GRAND FORKS, N.D. — In the two games between Minnesota State and North Dakota this weekend, Yogi Berra’s famous quote of “It ain’t over ’til it’s over” was most fitting.
On Friday, the Mavericks saw their three-goal third-period lead disappear as the Fighting Sioux came from behind for a 6-6 tie. On Saturday, it was the Sioux who found themselves struggling to hold on to a three-goal lead in the third.
The difference Saturday was that in spite of some last-minute heroics by the Mavericks, the Sioux managed to hang on to a 5-4 victory.
“In this series, it seems like over the last three or four years, you better play all 60 minutes and you better play until the horn sounds at the end of the game,” said Maverick coach Troy Jutting.
The win improved UND to 12-1-1 overall (6-1-1 WCHA) and moved the Sioux into a tie for second place in the conference, one point behind league-leading Colorado College. MSU falls to 3-6-3 (2-4-2 WCHA).
The two games were almost reverse copies of each other. Rather than allowing the Mavericks get off to a fast start as they did Friday, the Sioux scored three goals in the first period to take a 3-1 lead.
UND opened the scoring at 2:39 when senior forward Kevin Spiewak jammed in the rebound of James Massen’s shot. The Mavericks answered with Grant Stevenson’s power-play goal at 8:06.
Sioux freshman forward Mike Prpich scored his second goal of the weekend at 16:15 to give UND a 2-1 lead. North Dakota’s third goal of the period came when defenseman Andy Schneider capitalized on a 5-on-3 power play, blasting David Lundbohm’s feed past MSU freshman goalie Kyle Nixon.
In the second period, UND outscored MSU 2-1 to take a commanding 5-2 lead into the final 20 minutes. The first Sioux score of the period was Massen’s unassisted goal at 6:22.
“After I took the shot, the rebound popped right off his pad right to me. I had a lot of time and just cut around the net and stuffed it in,” Massen said.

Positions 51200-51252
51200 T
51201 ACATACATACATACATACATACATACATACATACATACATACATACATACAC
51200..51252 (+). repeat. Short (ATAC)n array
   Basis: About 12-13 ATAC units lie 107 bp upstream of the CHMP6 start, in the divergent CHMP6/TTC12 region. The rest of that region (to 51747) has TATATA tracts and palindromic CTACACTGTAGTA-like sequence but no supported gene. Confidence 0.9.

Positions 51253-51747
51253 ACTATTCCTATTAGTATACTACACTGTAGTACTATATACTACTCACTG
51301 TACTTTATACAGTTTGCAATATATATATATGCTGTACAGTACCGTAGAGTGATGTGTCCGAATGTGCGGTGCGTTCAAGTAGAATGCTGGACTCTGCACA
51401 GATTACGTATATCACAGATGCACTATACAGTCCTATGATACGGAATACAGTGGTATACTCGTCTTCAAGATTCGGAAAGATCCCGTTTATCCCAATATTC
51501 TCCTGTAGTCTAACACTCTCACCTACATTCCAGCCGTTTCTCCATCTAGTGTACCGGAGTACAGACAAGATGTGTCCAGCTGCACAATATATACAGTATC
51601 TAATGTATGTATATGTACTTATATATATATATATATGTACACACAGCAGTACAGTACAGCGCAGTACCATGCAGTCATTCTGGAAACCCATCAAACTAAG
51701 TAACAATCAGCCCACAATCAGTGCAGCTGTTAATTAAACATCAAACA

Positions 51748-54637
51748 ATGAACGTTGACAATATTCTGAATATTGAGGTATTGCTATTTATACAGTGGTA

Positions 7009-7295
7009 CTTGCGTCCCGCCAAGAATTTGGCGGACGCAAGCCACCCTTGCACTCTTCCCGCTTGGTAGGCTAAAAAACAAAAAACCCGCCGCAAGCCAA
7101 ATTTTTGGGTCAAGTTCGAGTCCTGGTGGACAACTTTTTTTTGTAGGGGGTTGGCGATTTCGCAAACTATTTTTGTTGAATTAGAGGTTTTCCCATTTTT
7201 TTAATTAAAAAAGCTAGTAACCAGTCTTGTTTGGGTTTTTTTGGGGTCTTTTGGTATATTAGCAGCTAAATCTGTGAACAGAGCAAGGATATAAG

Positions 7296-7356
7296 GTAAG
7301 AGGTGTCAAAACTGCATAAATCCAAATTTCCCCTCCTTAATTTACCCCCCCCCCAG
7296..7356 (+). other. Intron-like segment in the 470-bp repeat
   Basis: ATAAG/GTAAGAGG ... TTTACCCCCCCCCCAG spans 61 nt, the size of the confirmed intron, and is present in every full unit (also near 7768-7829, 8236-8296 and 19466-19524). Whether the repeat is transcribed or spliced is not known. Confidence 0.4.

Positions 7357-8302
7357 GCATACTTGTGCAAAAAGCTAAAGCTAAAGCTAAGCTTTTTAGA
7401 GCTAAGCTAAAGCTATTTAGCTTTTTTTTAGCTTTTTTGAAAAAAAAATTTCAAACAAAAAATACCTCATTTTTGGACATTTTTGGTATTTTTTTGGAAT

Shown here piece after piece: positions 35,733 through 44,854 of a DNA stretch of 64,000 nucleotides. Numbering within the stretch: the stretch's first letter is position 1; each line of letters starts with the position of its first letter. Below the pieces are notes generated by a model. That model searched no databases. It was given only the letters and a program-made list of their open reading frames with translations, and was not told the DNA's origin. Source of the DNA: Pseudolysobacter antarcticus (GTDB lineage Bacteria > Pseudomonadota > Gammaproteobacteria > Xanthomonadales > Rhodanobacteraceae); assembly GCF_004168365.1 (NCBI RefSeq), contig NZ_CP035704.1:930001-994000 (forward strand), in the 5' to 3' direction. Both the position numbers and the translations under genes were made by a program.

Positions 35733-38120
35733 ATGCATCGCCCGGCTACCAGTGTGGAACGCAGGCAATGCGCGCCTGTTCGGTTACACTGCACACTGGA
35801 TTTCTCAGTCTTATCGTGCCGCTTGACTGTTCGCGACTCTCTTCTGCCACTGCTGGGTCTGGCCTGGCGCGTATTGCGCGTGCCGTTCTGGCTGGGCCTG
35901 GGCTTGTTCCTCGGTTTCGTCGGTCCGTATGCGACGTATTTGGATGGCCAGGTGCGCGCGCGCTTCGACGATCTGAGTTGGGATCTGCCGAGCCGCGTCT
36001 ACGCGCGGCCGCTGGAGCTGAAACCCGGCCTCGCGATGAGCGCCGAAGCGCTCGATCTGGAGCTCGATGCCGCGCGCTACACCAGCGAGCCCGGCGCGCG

The Mavericks got back within two when Jeff Marler scored on the power play at 11:05. Then, with just under a minute left in the period, Sioux sophomore forward Brandon Bochenski scored a power-play goal on a wicked wrist shot from just inside the blue line. His 13th goal of the season proved to be the game-winner.
“That one hurt,” said Jutting. “You have to count on your goalie to make that save.”
Jutting replaced Nixon in the third period with junior goalie Jason Jensen, and unlike Friday’s game, it was the Sioux who had to withstand a furious rally.
The key play of the game was UND sophomore goalie Josh Siembida’s save on an MSU 2-on-1 rush with just under seven minutes left. Maverick center Grant Stevenson walked in on Siembida, then dished the puck to his wide-open wing, Shane Joseph. But Siembida dove across the crease, stoned Joseph and preserved UND’s three-goal lead.
“It was an unbelievable save,” Jutting said. “Had we converted on that, I know that it would have added a lot of life to our bench.”
Siembida’s save would loom large when the Mavericks went on to score two goals in the game’s final three minutes.
North Dakota’s lead was cut to 5-3 at 17:01 when Maverick senior defenseman Peter Runkel blew a slapshot past Siembida. At 19:03, with the Mavericks on the power play and Jensen pulled for an extra attacker, Joseph split the North Dakota defense and made it a 5-4 game.
“I just got the puck, saw an opening, took off full speed and beat the goalie,” Joseph said. “I waited for him to go down. He went one way, I went the other and put it over top of him.”
UND was called for too many men on the ice with 21 seconds left, putting the Mavericks right back on the power play. Jensen was pulled once again to give MSU a 6-on-4 advantage, but the Mavericks were unable to get the game-tying goal.
“I do give our kids credit,” Jutting said. “They’ve showed character all year long and have battled and battled. I thought we came back and played an excellent hockey team pretty darn hard.”
North Dakota plays a two-game series Friday and Saturday at home against St. Cloud State, while MSU hosts Alaska-Anchorage that weekend.